Dartmouth's biggest stars could not be stopped.
May 28, 2017 by Daniel Prentice in Recap with 0 comments
Ultiworld’s reporting on the Women’s 2017 D-I College Championships is presented by VC Ultimate as part of their season-long support of our women’s coverage. All opinions are those of the author. Please support the brands that make Ultiworld possible and shop at VC Ultimate!
Dartmouth’s top players were too just too much for British Columbia in the first women’s semifinal, as they raced to a 14-8 victory to earn their first final berth in program history. Their offense wasn’t deep — and in the wind it wasn’t efficient, either — but it didn’t matter. The field could have been on fire, and Dartmouth’s top five players would have still found a way to will the disc into the endzone.
Jaclyn Verzuh set the game’s tone early with a monster bid on an Angela Zhu huck to set up Dartmouth just outside the endzone. The reaching grab outlined exactly why Verzuh is the division’s most talked about player. Her agility, length, and power put her in a different class than everyone else on the field.
The fantastic bid was just the beginning. Dartmouth rattled off four breaks in a row on British Columbia for a 5-1 lead. Those breaks didn’t come from especially efficient offense, however. After their second break, they were only two for nine on early break chances, and their conversion rate only worsened as the half continued. But Dartmouth didn’t need to be efficient, and they knew that their easiest path to victory was by giving Zhu the greenlight and looking to Verzuh to gain huge chunks of yardage.
Verzuh made highlight reel play after highlight reel play, as Dartmouth jumped out to a 7-2 lead. But UBC wasn’t prepared to end their season quietly. Neither team changed anything tactically, but UBC cleaned up their offense a bit, and Dartmouth’s offense grew stagnant. Those two shifts led to a four goal run from the Thunderbirds to get back in the game.
“We just told them there was nothing to lose,” said coach Candace Chan on what spurred her team’s run. “‘Whether we’re losing this game, winning this game, we’re gonna finish this game. And we can choose how we want to finish this.’ That got them fired up, and hey, they were still fighting until the end.”
Unfortunately for British Columbia, they were unable to keep that going in the second half. Dartmouth switched to a zone defense in the second half, which Dartmouth coach Eugene Yum referred to as a “gamble that paid off.” The switch offered Dartmouth’s star players more of a rest on defense, but also limited UBC’s advantage in speed and made it tougher to move the disc as it became windier.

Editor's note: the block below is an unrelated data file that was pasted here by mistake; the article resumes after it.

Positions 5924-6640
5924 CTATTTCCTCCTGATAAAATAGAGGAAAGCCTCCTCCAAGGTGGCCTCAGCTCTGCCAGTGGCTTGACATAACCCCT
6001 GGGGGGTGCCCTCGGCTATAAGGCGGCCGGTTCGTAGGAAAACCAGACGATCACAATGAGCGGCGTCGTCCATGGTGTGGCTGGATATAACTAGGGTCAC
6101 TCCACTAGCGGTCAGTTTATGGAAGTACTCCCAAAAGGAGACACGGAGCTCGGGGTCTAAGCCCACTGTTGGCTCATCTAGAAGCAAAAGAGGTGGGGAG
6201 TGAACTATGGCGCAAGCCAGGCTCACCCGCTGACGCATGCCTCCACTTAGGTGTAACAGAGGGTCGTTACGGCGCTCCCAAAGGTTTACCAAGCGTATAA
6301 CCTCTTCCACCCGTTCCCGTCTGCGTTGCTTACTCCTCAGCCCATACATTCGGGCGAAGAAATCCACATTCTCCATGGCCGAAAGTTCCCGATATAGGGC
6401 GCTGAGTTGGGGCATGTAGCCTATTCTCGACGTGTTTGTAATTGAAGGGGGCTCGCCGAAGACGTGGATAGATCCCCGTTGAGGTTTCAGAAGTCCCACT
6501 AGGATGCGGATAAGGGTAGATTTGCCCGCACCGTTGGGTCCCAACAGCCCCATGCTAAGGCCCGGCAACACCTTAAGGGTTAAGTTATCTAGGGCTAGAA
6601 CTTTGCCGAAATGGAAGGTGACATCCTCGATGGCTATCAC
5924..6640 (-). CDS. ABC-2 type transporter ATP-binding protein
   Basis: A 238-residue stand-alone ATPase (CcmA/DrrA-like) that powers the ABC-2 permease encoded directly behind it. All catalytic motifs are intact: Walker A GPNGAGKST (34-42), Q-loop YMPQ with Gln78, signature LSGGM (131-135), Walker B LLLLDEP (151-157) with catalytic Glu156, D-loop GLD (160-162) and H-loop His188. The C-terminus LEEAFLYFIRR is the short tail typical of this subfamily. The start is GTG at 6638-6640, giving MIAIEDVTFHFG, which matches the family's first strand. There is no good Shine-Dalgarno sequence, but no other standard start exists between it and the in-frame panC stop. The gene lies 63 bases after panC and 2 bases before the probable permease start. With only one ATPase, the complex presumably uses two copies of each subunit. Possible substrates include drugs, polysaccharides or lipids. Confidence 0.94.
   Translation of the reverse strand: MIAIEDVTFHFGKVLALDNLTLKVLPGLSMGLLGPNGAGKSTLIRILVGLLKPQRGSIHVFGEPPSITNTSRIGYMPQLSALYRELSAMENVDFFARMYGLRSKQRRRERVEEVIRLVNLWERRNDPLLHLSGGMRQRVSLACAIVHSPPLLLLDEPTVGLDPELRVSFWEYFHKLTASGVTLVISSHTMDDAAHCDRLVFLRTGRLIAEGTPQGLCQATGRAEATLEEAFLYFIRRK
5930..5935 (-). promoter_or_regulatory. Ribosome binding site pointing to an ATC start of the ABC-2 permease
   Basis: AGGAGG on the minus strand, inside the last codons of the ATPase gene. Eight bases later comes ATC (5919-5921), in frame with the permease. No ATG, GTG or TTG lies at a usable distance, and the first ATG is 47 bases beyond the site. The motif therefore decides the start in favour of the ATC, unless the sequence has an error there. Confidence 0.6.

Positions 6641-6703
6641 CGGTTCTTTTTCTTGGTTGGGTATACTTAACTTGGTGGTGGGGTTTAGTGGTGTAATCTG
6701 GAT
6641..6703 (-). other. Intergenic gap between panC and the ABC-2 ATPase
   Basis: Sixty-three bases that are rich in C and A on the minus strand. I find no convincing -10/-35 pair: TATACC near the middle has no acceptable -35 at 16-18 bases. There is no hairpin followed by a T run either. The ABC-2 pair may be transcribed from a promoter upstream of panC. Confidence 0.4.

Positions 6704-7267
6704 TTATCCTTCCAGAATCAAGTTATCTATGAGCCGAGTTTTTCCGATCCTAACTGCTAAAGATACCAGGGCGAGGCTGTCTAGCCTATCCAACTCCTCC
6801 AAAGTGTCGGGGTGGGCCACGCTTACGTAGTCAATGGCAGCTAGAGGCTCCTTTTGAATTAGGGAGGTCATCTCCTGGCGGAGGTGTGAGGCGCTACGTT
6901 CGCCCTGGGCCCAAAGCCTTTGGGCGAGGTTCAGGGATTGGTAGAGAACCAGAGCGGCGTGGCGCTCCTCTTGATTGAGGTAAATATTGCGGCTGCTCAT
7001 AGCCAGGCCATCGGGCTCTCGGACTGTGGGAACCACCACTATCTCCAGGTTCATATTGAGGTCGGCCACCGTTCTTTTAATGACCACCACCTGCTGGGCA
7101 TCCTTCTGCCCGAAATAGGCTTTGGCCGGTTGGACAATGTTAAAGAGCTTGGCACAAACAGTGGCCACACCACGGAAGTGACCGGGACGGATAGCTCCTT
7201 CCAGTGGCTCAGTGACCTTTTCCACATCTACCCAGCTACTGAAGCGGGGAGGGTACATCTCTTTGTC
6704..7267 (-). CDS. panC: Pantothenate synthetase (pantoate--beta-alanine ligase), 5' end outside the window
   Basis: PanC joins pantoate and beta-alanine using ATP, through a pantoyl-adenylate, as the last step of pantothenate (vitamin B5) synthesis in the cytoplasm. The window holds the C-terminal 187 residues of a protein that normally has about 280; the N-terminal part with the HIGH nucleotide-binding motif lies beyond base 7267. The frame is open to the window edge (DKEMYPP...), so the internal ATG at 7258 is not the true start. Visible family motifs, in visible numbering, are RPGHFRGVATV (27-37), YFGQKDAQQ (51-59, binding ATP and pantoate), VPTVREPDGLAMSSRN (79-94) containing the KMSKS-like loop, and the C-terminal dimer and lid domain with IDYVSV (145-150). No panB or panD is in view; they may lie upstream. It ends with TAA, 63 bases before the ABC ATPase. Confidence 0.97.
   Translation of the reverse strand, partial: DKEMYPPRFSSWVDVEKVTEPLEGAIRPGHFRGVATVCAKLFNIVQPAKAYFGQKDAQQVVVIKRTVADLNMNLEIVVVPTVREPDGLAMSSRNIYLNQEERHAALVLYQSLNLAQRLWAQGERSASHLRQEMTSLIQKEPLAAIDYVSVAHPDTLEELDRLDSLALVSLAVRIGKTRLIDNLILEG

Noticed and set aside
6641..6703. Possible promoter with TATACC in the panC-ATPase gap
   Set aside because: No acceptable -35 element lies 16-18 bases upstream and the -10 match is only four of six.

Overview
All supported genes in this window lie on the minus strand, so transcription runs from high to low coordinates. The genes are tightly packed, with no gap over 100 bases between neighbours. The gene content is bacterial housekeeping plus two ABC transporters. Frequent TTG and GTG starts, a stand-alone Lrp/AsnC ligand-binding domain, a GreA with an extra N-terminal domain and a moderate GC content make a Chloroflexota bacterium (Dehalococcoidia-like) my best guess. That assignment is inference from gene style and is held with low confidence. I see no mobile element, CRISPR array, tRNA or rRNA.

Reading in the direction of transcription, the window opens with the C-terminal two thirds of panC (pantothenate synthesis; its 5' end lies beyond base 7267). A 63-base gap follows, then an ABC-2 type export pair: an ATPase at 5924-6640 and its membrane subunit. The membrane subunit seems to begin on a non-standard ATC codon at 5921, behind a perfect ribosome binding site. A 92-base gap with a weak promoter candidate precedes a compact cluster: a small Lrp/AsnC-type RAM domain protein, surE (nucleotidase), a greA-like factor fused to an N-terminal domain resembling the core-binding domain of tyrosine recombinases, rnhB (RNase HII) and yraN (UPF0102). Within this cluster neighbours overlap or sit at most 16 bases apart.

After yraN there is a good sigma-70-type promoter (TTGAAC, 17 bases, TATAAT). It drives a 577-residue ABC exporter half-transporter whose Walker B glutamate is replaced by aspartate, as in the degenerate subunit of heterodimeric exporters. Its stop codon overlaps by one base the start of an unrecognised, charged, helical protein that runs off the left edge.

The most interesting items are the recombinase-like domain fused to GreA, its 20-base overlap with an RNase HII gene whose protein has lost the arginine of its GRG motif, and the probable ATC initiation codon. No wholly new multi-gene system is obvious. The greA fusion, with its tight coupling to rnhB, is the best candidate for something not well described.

Dartmouth outscored UBC 6-2 in the second half to close out the game, as UBC’s offense continued to struggle. British Columbia’s biggest issue was truly stretching the field. The wind played a factor in their crowded zone offense, but the Thunderbirds’ absence of an elite power thrower was evident as well. Dartmouth was content to let UBC commit turns, and take their shots off the turn until they converted.
Despite the team’s dominance, Dartmouth didn’t get a ton of contributions from the depths of their roster, continuing a season-long pattern they’ve tried to avoid. Five of their players — Jaclyn Verzuh, Angela Zhu, Julianna Werffeli, Caitlyn Lee, and Piper Curtis — were responsible for 90% of the goals and assists in the semifinal. Beyond Verzuh and Zhu, Caitlyn Lee had a huge game, with five goals, an assist, and innumerable layouts.
UBC had strong individual performances, namely from Naomi Morcilla and rookie Kaitlyn Harper. Morcilla had four blocks and a goal, but also made plenty of plays underneath. Harper took on the tasking matching up with Verzuh for much of the game, and she stepped up into the challenge, getting at least one block on the Dartmouth star.
Yet Dartmouth’s top five were still unanswerable, even when they played less-than-stellar offense. Their performances were strong enough to win by a six point margin in spite of many of them not playing their best games. Right now it seems like Dartmouth is in a league of their own, even when they’re not at 100%. With fresh legs tomorrow, they could be truly unstoppable.